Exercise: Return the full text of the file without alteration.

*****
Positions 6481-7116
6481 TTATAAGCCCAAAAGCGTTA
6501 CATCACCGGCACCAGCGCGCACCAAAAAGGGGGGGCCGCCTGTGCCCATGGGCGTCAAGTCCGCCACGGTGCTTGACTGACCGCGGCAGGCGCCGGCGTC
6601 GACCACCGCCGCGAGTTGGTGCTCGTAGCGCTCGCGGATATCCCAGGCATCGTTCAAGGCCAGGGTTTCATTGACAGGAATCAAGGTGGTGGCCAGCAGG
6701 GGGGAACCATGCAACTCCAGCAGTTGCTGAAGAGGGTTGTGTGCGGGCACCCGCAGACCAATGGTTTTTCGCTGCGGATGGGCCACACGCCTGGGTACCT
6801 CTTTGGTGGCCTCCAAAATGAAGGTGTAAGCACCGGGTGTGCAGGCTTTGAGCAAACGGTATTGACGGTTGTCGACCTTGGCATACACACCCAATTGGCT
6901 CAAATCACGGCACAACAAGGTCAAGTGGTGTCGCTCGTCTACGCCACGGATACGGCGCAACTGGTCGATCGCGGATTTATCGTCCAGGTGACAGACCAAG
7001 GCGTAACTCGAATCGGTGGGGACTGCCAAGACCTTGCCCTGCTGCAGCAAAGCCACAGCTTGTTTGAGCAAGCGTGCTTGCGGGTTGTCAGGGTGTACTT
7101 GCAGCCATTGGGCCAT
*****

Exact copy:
Positions 6481-7116
6481 TTATAAGCCCAAAAGCGTTA
6501 CATCACCGGCACCAGCGCGCACCAAAAAGGGGGGGCCGCCTGTGCCCATGGGCGTCAAGTCCGCCACGGTGCTTGACTGACCGCGGCAGGCGCCGGCGTC
6601 GACCACCGCCGCGAGTTGGTGCTCGTAGCGCTCGCGGATATCCCAGGCATCGTTCAAGGCCAGGGTTTCATTGACAGGAATCAAGGTGGTGGCCAGCAGG
6701 GGGGAACCATGCAACTCCAGCAGTTGCTGAAGAGGGTTGTGTGCGGGCACCCGCAGACCAATGGTTTTTCGCTGCGGATGGGCCACACGCCTGGGTACCT
6801 CTTTGGTGGCCTCCAAAATGAAGGTGTAAGCACCGGGTGTGCAGGCTTTGAGCAAACGGTATTGACGGTTGTCGACCTTGGCATACACACCCAATTGGCT
6901 CAAATCACGGCACAACAAGGTCAAGTGGTGTCGCTCGTCTACGCCACGGATACGGCGCAACTGGTCGATCGCGGATTTATCGTCCAGGTGACAGACCAAG
7001 GCGTAACTCGAATCGGTGGGGACTGCCAAGACCTTGCCCTGCTGCAGCAAAGCCACAGCTTGTTTGAGCAAGCGTGCTTGCGGGTTGTCAGGGTGTACTT
7101 GCAGCCATTGGGCCAT